How pathogens get into the salad
Despite all hygiene measures, food infections are still extremely widespread. The pathogens enter the human body through foods such as raw vegetables, poultry, beef and other foods. For raw vegetables and lettuce, thorough washing is therefore a prerequisite for consumption. However, a recent study shows that the pathogens can also penetrate the lettuce and are therefore not washable.
Bacteria such as salmonella, listeria and E. coli enter the human body with food and cause millions of food-borne diseases every year, reports a research team from the University of Delaware. The scientists have now found that salmonella can penetrate lettuce leaves through the tiny air pores and then settle inside the plant. So it is almost impossible to wash them off before eating.
Immune defense of the lettuce plants bypassed
In their current study, the research team led by Harsh Bais and Kali Kniel from the University of Delaware examined whether and how salmonella can penetrate a plant. The study results published in the specialist journal "Frontiers in Microbiology" show that wild salmonella strains bypass the immune defense of a lettuce plant and can get into the plants via the plant's tiny air pores, the so-called stomata.
What is the gap opening?
The stomata are small openings on the leaves that open and close naturally and are regulated by the circadian rhythm, the researchers explain. The opening of the plant is used for cooling and breathing. The research team continues to close the stomata when the plants detect threats from drought or plant bacterial pathogens.
But some pathogens can use raw force to penetrate a closed stoma, explains Bais. For example, certain mushrooms are able to do this. However, bacteria do not have the enzymes necessary for this. However, it is known that some "plant bacterial pathogens have found a way to reopen these closed stomata and to penetrate the inside of the plant," said the expert.
Salmonella get through the stomata
In the new study, it has now been proven that some strains of human pathogenic Salmonella have also found a way to reopen a closed stomata. It is an interesting discovery "how the non-host bacteria develop to bypass the plant's immune response," emphasizes Bais.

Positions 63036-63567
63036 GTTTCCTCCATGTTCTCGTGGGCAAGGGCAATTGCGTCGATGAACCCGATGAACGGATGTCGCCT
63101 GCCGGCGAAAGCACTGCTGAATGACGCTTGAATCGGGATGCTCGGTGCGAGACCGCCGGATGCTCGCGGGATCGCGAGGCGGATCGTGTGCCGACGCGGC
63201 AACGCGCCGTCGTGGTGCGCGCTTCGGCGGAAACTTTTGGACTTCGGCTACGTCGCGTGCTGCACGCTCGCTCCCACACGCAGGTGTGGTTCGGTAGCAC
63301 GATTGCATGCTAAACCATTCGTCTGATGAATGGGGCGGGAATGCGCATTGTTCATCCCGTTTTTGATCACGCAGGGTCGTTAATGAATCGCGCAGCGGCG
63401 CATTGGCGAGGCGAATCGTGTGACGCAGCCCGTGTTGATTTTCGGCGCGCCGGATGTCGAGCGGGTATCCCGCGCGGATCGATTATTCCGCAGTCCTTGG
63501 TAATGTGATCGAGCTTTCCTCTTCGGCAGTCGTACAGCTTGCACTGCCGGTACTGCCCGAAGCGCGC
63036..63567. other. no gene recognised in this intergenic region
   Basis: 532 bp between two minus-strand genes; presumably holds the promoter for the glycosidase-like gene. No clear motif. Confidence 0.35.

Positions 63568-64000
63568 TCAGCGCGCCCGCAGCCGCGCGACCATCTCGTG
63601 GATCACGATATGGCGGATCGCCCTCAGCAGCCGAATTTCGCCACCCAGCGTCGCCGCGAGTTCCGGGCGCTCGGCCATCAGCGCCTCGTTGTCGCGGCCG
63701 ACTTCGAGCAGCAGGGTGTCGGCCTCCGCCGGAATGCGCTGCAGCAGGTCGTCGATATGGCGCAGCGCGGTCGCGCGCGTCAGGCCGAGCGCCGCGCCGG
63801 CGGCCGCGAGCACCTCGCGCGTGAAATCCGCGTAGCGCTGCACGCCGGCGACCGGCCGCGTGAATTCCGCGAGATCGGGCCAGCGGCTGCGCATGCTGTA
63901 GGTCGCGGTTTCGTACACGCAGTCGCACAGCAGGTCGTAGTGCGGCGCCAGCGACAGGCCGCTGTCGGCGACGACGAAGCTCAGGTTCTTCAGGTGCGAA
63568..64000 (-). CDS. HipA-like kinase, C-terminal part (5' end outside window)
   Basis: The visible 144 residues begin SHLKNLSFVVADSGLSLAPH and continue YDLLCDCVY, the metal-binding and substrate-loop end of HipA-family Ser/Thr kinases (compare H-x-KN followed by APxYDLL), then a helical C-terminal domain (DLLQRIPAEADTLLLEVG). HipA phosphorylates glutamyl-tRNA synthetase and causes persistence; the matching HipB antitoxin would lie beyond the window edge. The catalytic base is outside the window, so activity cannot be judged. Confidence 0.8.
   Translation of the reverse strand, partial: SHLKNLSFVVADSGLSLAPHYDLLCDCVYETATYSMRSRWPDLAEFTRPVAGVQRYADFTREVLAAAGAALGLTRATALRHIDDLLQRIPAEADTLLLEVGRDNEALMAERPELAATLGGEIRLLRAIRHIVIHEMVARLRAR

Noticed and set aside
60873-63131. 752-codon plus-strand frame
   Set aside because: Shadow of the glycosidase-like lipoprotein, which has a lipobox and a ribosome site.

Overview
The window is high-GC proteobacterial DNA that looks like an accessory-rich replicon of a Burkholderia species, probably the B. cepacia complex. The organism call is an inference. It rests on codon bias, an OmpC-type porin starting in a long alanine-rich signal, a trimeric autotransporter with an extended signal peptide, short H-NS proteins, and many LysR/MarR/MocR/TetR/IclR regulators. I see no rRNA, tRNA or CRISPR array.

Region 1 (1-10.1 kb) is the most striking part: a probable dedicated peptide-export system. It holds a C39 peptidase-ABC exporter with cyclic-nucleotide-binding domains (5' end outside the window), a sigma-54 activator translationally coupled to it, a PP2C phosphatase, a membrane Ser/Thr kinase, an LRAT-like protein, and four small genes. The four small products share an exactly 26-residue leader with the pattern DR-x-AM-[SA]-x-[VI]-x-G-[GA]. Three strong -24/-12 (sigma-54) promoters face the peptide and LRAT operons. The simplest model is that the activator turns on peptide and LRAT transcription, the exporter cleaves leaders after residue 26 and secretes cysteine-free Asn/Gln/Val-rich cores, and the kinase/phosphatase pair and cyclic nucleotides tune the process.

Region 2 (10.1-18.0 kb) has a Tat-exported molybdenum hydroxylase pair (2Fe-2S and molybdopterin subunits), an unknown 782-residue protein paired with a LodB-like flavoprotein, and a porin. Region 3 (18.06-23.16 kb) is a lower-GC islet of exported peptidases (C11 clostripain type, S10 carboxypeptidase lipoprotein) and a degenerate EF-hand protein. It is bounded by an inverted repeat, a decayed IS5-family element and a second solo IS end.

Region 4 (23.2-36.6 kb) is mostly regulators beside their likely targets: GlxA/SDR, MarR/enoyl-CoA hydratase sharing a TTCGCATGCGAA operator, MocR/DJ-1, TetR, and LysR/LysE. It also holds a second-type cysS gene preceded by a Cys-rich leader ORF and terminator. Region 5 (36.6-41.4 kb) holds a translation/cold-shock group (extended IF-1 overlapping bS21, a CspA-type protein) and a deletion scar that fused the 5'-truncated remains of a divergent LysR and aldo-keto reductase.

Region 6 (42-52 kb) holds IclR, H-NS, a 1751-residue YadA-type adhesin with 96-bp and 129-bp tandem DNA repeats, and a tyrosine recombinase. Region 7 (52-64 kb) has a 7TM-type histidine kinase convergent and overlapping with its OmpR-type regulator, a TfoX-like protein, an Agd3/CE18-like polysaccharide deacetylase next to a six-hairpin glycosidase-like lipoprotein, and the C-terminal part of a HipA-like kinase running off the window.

Pathogen in the plant
This also illustrates the dangers that contamination can pose before harvesting. And while the risks after the harvest tend to stem from the hygiene practices in processing and distribution, these pathogens are already in the plant during the harvest.
Disinfection and cleaning have no effect
The researchers also emphasize that treatment with water and a special disinfectant and, if necessary, ozone or ultraviolet treatment, with which surface bacteria can be killed relatively reliably, do not help against human pathogens that have already penetrated the leaf.
Furthermore, the research team had previously investigated possible contamination of plants by irrigation methods in collaboration with researchers from the U.S. Department of Agriculture and the University of Maryland. For example, part of the water is often recovered after it has already been used to wash harvested plants. This could be a problem. The researchers report just like irrigation from watercourses and ponds.
"It has been shown that water (...) poses a potential risk of contamination," says Kali Kniel. This finding is important because the question now is how can it be achieved that irrigation is always carried out with microbiologically perfect water. According to the researchers, further risks for the penetration of human pathogens into the plants include plants that have been specially bred to increase the yield, which often comes at the expense of their own defense systems. And there is also the possibility of contamination if plants are too close to a pasture.
Risks also arise before the harvest
In view of the new findings, it becomes clear that not only the superficial contamination of the plants with possible triggers of a food infection pose a risk, but that there are also risks before the harvest. Stresses on the plant that arise here may not be able to be removed afterwards, even after thorough cleaning. It is also worrying that in the current study the lettuce plants showed no signs of disease and no externally recognizable changes when contaminated with Salmonella. (fp)
Author and source information
This text corresponds to the specifications of the medical literature, medical guidelines and current studies and has been checked by medical doctors.
Dipl. Geogr. Fabian Peters
- University of Delaware: Sneaky salmonella finds a backdoor into plants (published June 30, 2020), eurekalert.org
- Nicholas Johnson, Pushpinder K. Litt, Kalmia E. Kniel, Harsh Bais: Evasion of Plant Innate Defense Response by Salmonella on Lettuce; in: Frontiers in Microbiology (published April 3, 2020), frontiersin.org